Israeli power and American-Saudi economic resources [not very
      different from the Bantustans in South Africa under apartheid]. The
      "two state" solution simply means that Arabs, Muslims and Africans
      should accept the "right" of Europe and America to set up an
      artificial country, armed and funded by the U.S., in the heartland of

      Such a solution would be the victory of imperialism. Islam does not
      accept the victory of the oppressors. The Qur'an puts it very clearly
      that occupation of Muslim land cannot be accepted. It says: "Drive
      them out from where they drove you out."

      FC: Where does this leave Palestinian President Mahmoud Abbas?

      KS: Abbas is seen by the majority of Palestinians as an Israeli agent.
      He often sleeps in Tel Aviv and has the protection of Israeli
      intelligence services. His time is over. The Israelis arrested
      hundreds of Hamas activists before the elections to help Fatah win,
      but it didn't work.

      FC: Will Hamas be forced to back down on some of the more strident
      rhetoric and positions towards Israel?

      KS: Hamas is not monolithic. There are elements in it that are very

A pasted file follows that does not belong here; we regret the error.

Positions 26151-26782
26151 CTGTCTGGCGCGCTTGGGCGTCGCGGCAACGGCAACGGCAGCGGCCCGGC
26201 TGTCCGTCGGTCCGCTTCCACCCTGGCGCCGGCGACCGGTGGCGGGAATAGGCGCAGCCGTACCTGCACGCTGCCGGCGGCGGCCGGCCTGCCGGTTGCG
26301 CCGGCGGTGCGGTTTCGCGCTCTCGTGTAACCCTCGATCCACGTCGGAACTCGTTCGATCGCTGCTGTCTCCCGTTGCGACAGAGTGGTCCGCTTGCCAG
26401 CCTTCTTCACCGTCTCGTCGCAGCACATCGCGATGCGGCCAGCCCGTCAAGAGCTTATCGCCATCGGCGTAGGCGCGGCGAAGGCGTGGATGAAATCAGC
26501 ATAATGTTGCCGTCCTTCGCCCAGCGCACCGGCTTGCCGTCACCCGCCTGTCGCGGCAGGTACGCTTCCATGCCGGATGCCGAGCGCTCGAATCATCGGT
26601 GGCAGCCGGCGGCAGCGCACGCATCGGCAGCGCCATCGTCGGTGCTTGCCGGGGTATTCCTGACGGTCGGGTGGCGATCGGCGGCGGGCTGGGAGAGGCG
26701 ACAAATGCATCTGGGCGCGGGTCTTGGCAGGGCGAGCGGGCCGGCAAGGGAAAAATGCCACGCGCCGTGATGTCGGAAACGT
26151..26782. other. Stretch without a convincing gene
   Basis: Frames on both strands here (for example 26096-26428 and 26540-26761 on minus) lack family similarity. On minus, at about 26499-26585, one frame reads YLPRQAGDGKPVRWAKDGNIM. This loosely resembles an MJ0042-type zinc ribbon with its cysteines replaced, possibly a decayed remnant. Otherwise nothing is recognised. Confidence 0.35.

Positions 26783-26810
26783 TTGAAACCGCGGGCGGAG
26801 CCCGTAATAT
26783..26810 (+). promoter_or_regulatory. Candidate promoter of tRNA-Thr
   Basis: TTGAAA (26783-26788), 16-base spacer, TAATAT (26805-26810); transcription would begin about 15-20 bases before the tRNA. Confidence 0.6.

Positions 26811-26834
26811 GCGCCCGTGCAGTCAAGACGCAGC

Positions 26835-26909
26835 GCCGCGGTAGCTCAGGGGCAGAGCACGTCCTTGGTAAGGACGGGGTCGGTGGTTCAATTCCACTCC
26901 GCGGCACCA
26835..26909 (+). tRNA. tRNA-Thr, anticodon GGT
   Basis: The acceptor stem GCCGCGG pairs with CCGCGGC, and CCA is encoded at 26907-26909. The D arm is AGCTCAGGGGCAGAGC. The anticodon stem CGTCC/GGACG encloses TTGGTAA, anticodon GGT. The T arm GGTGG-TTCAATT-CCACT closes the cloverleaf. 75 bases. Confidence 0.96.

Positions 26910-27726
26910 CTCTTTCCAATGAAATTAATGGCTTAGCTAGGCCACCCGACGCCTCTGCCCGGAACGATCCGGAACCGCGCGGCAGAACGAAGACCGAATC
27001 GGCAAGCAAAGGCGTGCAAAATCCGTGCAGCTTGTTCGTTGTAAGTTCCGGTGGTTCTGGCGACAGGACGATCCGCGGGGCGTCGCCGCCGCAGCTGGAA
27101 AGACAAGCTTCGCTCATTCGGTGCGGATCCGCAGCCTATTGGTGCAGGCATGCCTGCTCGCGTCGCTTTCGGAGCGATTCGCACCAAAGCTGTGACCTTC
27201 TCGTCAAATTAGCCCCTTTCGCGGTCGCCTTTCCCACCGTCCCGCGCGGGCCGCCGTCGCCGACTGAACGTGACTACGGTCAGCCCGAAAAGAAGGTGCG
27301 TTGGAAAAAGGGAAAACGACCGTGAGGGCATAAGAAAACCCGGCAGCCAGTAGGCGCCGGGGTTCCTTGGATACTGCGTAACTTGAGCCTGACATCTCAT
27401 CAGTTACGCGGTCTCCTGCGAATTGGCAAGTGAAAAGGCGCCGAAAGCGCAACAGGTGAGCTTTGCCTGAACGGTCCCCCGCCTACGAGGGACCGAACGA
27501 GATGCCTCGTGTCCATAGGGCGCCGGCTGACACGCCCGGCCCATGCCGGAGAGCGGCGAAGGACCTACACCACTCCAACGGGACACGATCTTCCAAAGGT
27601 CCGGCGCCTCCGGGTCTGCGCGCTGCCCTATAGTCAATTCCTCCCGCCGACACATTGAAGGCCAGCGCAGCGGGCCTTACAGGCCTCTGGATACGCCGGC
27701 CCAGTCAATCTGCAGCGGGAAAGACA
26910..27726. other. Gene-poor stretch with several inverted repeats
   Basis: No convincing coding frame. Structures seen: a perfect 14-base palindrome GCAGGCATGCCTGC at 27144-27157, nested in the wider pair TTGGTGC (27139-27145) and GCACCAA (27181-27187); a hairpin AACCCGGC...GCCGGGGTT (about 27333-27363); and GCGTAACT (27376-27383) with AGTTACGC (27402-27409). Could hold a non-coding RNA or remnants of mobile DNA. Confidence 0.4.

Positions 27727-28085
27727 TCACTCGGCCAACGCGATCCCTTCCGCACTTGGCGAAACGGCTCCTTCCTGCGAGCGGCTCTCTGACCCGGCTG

much influenced by the U.S. and its surrogates, such as Hosni Mubarak
      of Egypt. There will probably be an intense internal dialogue, perhaps
      even a tussle, to change the direction of Hamas. The U.S.' strategy is
      that "moderate" Islamic people should be encouraged, and these are
      seen as the best solution for the growing influence of "extremists."

      Observers say that one reason the U.S. allowed the elections to go
      through was the danger the Americans saw in further radicalization of
      the Palestinian people. There was a danger that if Hamas did not win,
      there would be big gains in support by Islamic Jihad and even
      al-Qaeda. The key to the future lies in the struggle within Hamas. But
      Allah is the best of Planners.

      FC: Thank you.